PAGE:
This week the North Carolina Court of Appeals heard arguments against the state's lottery, which critics say amounts to an unconstitutional tax. In 2005, when North Carolina became the last state on the East Coat to establish a lottery, the state legislature allocated 35 percent of the revenue from ticket sales to education programs. The rest of the money covers administrative costs (8 percent), vendor payments (7 percent), and prizes (50 percent). The lottery's supporters call the 35 percent spent on education a "profit," while opponents say its purpose and the broad base from which it's raised indicate that it's akin to a sales tax. The distinction matters because the state constitution requires three different readings on three different days in each house of the legislature, with the votes on the second and third readings recorded, to create a new tax. The lottery bill, by contrast, was hurried through in shady circumstances that led to criminal convictions for several people involved, including the former House speaker, who pleaded guilty to corruption.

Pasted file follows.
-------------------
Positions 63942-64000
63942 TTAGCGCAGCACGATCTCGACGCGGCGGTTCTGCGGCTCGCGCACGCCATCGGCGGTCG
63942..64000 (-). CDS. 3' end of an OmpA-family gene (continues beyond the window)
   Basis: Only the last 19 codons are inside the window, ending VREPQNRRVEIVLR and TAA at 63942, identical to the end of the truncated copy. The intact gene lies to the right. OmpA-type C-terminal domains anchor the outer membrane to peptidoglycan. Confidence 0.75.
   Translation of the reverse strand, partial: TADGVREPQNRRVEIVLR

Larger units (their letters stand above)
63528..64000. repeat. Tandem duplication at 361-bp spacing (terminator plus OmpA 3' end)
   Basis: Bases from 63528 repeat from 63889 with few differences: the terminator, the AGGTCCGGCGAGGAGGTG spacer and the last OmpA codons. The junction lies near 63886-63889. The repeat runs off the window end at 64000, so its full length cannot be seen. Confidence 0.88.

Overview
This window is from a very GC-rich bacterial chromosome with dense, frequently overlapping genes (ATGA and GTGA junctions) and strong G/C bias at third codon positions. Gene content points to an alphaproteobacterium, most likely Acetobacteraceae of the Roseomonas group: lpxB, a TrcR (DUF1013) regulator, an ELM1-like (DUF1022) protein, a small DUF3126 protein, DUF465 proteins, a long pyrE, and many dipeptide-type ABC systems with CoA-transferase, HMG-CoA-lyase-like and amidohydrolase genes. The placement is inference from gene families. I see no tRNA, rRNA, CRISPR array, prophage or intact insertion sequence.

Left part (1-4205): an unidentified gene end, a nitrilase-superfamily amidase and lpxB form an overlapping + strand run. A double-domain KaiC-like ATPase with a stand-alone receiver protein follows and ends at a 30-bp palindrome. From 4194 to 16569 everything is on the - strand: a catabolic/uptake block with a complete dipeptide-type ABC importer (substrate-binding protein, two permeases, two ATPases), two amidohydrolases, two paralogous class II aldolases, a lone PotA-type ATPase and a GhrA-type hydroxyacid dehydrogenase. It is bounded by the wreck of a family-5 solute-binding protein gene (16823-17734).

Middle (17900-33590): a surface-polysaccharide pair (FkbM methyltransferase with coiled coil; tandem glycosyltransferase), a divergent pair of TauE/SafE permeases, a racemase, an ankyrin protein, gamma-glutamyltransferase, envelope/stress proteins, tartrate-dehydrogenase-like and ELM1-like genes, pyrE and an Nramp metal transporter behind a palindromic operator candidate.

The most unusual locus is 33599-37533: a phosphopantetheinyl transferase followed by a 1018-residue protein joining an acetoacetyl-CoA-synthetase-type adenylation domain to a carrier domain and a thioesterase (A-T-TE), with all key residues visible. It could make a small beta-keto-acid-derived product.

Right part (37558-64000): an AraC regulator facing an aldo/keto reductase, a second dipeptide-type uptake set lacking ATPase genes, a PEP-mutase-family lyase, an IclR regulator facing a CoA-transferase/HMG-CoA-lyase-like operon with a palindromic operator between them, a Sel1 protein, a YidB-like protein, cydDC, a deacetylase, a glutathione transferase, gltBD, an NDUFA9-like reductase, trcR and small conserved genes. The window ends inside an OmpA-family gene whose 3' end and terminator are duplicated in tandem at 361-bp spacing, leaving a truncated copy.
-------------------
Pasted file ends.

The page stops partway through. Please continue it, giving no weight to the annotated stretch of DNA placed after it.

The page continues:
The Tax Foundation, which filed a friend-of-the-court brief in the case, argues that treating the lotteries like taxes would make the process of adopting them more transparent and stop politicians who support them from claiming to be fiscally conservative friends of the taxpayer. During the appeals court arguments, the foundation reports, a judge posed a question that went to the heart of the state's argument for continuing this pretense: "If the state took over all the gasoline stations in the state and operated them, would that convert the existing excise tax on gasoline into something else, 'not a tax'?" In both cases, the state is creating a legally enforced monopoly, such that anyone who wants to buy the product has no choice but to pay the extra charge, which makes the price higher than it would be in a competitive market (especially if you consider the lottery's egregiously low payout percentage). While it's true that no one is compelled to buy a lottery ticket, a fact the lottery's supporters cite in arguing that it's not a tax, the same could be said of numerous purchases subject to sales or excise taxes. The purchase may be voluntary, but payment of the tax is not, once the purchase occurs. The tax on gum or cigarettes is still a tax, even though people can live without gum and cigarettes.